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Numéro de publicationUS8554775 B2
Type de publicationOctroi
Numéro de demandeUS 13/108,569
Date de publication8 oct. 2013
Date de dépôt16 mai 2011
Date de priorité13 avr. 1999
Autre référence de publicationUS8812559, US20110313852, US20130097021, US20130097148
Numéro de publication108569, 13108569, US 8554775 B2, US 8554775B2, US-B2-8554775, US8554775 B2, US8554775B2
InventeursHenry B. Kon, George W. Burch
Cessionnaire d'origineSemmx, Inc.
Exporter la citationBiBTeX, EndNote, RefMan
Liens externes: USPTO, Cession USPTO, Espacenet
Orthogonal corpus index for ad buying and search engine optimization
US 8554775 B2
Résumé
Systems and methods for applications of orthogonal corpus indexing (OCI), such as selecting ad words for purchase and improving visibility of web pages in search engines, are described. In one aspect, the systems and methods described herein employ OCI to recommend to an advertiser ad words for purchase. Advertisers pay search engines for placement of their advertising along side results in the search results page, when a given word or phrase appears in a user's search query. The described systems and methods enable automated selection of related and discriminating terms, identifying keywords that increase the ratio of ads clicked-through to money spent on keyword buying. In another aspect, the systems and methods described herein employ OCI to generate content for web pages. OCI may be used to determine content that when added to a web page improves the rank of that page in a search engine.
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The invention claimed is:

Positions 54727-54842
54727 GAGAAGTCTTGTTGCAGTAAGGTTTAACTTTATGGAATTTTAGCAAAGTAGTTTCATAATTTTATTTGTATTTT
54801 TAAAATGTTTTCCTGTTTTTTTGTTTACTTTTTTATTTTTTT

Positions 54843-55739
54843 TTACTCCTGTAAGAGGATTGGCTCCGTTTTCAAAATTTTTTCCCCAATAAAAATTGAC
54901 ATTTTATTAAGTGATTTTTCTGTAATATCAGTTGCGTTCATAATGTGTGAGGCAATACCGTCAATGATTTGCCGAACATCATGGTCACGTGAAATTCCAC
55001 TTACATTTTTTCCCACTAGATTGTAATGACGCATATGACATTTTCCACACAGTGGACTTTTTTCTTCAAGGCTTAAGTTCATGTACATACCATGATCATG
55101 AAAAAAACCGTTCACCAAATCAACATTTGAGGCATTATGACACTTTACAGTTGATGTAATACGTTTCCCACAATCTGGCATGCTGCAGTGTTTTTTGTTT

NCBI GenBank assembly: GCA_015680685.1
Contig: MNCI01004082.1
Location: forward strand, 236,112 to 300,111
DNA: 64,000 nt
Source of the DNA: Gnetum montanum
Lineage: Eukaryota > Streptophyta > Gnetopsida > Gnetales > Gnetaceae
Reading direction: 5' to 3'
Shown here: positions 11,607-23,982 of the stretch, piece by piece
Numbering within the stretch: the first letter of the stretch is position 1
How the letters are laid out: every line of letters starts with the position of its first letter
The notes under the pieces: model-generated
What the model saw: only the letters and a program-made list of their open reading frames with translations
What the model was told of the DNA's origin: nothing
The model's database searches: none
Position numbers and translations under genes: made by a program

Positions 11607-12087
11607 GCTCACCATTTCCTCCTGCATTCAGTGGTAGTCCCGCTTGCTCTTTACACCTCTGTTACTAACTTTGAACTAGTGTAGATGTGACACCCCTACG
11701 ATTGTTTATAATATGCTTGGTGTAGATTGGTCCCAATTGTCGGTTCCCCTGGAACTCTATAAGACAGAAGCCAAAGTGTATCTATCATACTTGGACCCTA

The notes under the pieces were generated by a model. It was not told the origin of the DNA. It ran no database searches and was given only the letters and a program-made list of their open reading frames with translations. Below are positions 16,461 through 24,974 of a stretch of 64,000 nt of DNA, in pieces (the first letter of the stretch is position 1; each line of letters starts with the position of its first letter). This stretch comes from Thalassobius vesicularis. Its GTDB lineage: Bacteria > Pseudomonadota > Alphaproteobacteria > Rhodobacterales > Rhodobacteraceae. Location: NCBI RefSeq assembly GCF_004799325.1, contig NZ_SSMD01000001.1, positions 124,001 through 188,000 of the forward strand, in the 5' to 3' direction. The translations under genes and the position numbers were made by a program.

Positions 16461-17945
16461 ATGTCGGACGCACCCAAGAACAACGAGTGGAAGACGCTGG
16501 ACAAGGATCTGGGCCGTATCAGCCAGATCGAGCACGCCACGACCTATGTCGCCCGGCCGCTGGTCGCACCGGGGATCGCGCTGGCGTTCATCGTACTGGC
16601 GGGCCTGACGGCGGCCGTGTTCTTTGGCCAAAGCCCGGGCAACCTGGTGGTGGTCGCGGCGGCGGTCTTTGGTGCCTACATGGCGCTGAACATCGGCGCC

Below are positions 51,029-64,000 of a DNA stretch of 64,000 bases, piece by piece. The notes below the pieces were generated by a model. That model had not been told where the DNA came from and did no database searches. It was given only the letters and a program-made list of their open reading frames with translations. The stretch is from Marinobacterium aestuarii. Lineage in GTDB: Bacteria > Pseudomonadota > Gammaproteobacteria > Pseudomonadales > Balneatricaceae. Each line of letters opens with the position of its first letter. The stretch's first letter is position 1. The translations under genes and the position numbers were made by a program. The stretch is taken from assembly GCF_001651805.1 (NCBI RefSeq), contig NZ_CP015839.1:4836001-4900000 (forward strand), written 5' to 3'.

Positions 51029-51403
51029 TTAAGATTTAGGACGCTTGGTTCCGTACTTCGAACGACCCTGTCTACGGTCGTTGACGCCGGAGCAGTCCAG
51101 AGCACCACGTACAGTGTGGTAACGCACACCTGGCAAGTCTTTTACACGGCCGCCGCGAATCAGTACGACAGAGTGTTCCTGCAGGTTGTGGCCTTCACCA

1. A system for selecting ad words for purchase, comprising:
an information database; and
a processor configured for:
processing the information database using orthogonal corpus indexing and a seed topic to derive a plurality of candidate ad words;
receiving an estimated upper and an estimated lower cost per click (CPC) value for each of the plurality of candidate ad words;
computing estimated upper and estimated lower marketing break even (MBE) values for each candidate ad word of the plurality of candidate ad words based on corresponding estimated upper and lower CPC values, wherein each estimated MBE value of a corresponding candidate ad word represents an estimated cost of an advertisement relating to the corresponding candidate ad word;
computing an average MBE value for each of the plurality of candidate ad words based on corresponding estimated upper and estimated lower MBE values;
selecting one or more ad words from the plurality of candidate ad words as a function of average MBE values associated with the selected one or more ad words;
receiving a measured upper and a measured lower CPC value for the one or more selected ad words based on an advertisement deployed relating to the one or more selected ad words, wherein the measured upper and the measured lower CPC values represent actual costs for one click on an advertisement related to the one or more selected ad words;
computing a measured average MBE value for the one or more selected ad words based on the measured upper and measured lower CPC values, wherein the measured MBE values for the one or more selected ad words represent actual cost of the advertisement relating to the one or more selected ad words; and
removing an ad word from the one or more selected ad words that has a measured average MBE value higher than a threshold.